Sotiriadis, M. (2012). Tourism destination marketing: Approaches improving effectiveness and efficiency.
Journal of Hospitality and Tourism Technology, 3(2), 107-120.
Soteriades, M. & Arvanitis, S. (2006). Expenditure patterns by travel party size: British and German tourists
on Crete, Greece. Anatolia: An International Journal of Tourism and Hospitality Research, 17(2), 169-187.
Tsartas, P. (1992). Socioeconomic impacts of tourism on two Greek isles. Annals of Tourism Research,19, 516–
Vanhove, N. (2011). The economics of tourism destinations (2nded.). London: Elsevier.
Varvaressos, S. (2013).Tourism economics (2nd ed.). Athens: Propobos.
Varvaressos, S. (2000).Tourism (2nd ed.). Athens: Propobos.
Varvaressos, S. & Soteriades, M. (2008). La crise du modèle de développement touristique grec. Tourism
Issues, 5, 58-78.
Varvaressos, S. & Soteriades, M. (2011a). The dynamics of tourism and the international environment: the
Greek experience. Archives of Economic History, 23(1), 17-39.
Varvaressos, S. and Soteriades, M. (2011b). Destination management: bridging sustainable development
opportunities and visitors’ quality experiences. Arabian Journal of Management Review, 1(1), 1-16.
Varvaressos, S., Melissidou, S. & Sotiriadis, M. (2013). Modular tourism complexes and areas of integrated
tourism development as tools of organizing tourism superstructure in Greece; a critical review. Tourism
Science Review, 16, 243-245.
VisitGreece (2014).The Official website of Greek
http://www.visitgreece.gr [September 10, 2014].
Wickens, E. (1994). Consumption of the authentic: the hedonistic tourist in Greece. In: Seaton, A., Wood,
R., Dieke, P., and Jeckins, C.eds. Tourism – The State of the Art: The Strathclyde Symposium (pp. 819–25).
England: J.Wiley and Sons.
at:http://search.worldbank.org/all?qterm=Greece&language=EN&op [September 11, 2014].
World Economic Forum (2011).The travel & tourism competitiveness reports 2008, 2009 and 2011. Geneva: WEF.
World Economic Forum (2013). The travel & tourism competitiveness report 5th edition. Geneva: WEF.
UNWTO (2014). Handbook on e-marketing for tourism destinations (3rded.). Madrid: World Tourism
Laloumis Athanasios
Tourism and Hospitality Management, Technological Educational Institute of Athens, Greece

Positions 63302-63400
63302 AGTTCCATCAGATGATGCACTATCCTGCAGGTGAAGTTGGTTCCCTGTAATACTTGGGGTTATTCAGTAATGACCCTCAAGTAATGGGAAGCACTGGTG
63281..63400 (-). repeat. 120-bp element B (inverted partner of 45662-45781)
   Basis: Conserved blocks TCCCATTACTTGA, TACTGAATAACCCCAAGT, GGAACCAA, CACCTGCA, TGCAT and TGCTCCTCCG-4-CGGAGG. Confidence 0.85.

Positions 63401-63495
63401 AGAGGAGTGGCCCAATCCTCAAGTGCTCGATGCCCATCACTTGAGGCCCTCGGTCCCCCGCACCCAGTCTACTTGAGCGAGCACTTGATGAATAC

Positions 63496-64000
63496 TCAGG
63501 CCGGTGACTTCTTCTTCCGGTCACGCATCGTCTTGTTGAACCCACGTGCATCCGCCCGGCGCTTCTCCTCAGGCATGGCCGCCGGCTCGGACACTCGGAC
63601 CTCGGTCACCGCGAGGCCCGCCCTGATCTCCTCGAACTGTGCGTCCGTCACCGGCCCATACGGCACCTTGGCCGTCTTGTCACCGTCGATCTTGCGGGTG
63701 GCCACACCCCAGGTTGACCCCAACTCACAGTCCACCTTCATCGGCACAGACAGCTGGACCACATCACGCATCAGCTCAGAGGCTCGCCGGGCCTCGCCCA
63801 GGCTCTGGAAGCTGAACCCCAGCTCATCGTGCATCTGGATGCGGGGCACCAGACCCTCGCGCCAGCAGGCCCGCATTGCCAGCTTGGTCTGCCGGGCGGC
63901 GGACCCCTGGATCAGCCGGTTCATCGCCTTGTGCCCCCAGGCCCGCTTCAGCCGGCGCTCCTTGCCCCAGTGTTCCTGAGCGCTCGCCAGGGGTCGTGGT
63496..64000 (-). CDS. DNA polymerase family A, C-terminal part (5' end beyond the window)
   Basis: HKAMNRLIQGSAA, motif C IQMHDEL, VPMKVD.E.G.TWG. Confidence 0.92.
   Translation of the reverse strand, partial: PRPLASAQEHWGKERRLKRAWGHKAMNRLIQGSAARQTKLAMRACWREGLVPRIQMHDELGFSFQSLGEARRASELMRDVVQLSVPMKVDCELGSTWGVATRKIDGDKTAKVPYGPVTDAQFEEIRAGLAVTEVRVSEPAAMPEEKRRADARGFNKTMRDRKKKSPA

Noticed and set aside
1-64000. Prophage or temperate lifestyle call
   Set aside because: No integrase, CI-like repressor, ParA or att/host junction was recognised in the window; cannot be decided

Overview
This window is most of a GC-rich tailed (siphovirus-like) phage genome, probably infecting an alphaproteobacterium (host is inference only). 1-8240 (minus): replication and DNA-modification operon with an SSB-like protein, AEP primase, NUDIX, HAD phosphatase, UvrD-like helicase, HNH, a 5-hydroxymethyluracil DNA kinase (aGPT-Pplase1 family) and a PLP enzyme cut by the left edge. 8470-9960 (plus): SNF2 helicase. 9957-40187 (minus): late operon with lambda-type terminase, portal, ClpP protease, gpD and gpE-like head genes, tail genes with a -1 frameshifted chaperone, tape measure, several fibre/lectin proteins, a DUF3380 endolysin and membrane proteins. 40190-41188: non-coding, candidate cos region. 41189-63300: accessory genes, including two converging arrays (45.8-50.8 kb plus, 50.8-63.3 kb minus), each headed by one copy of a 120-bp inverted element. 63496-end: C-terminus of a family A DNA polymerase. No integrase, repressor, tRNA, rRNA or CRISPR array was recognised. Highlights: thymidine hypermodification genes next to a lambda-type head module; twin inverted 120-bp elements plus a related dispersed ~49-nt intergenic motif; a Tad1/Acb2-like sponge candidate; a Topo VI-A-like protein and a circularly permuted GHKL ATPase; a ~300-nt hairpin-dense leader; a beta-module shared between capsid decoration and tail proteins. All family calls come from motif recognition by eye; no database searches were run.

Laloumis Dimitrios
Tourism and Hospitality Management, Technological Educational Institute of Athens, Greece
Konstantinos Marinakos
Tourism and Hospitality Management, Technological Educational Institute of Athens, Greece
Stelios Varvaressos
Tourism and Hospitality Management, TEI of Athens, Athens Greece
Marios Sotiriadis
Department of Transport Economics, University of South Africa (UNISA), Logistics & Tourism, Pretoria, South Africa
Sgouro Melisidou
Tourism and Hospitality Management, TEI of Athens, Athens Greece
The tourism business sector is highly dependent on the human factor. The most components of the tourism product are
services which are offered by the employees. The services are not what most of us experience. Part of those services, are
the polite behavior, honesty, willingness and an attitude that makes the service a positive memorable experience.
The employees need to have the equivalent motivation in order to demonstrate a specific desired behavior and repeat it
when necessary. On the other hand there have to be a few anti-motives that will prevent non desired behaviors to be
exterminated. The management of a tourism enterprise needs to comprehend the behavior motive and anti-motives to
lead the employees to the desired behavior and assure the automatic adjustment of the employee to the given
Keywords: Motives, behavior, employee, productivity
The employees’ effectiveness is affected by several factors. Some factors have to do with the working conditions (wages,
working environment) and some other have to do with the employee himself (knowledge, ambition).
An enterprise can affect many of those factors both regarding the working conditions and the employee’s psychological
elements. For instance larger wages, on the job training, bonuses can increase the employee’s interest in his job.
In cases of a manager who faces non normal behavior from an employee, the questions why it happened and how to
react against it have to be answered. Thus the behavioral motives must be known to a manager.
Tourism businesses are those which mostly serve tourists. A major characteristic is the intangibility of the services which
makes them consumed at the moment of their production. Therefore the interaction between guests and employees is
Productivity is the quantity and quality of work produced by an employee. Productivity in the tourism sector has a
broader meaning since it contains good manners, willingness etc. The extent of productivity’s meaning leads to the need
for knowing the behavioral motives, to ensure the guests’ satisfaction.
Another impact of the product’s intangibility in the tourism sector is the up and downs in the work flow. It is essential
that the quality is not affected by the increased demand for the offered services.
A manager, needs to know the motive for the employees’ behavior so as to improve the operational policy, select the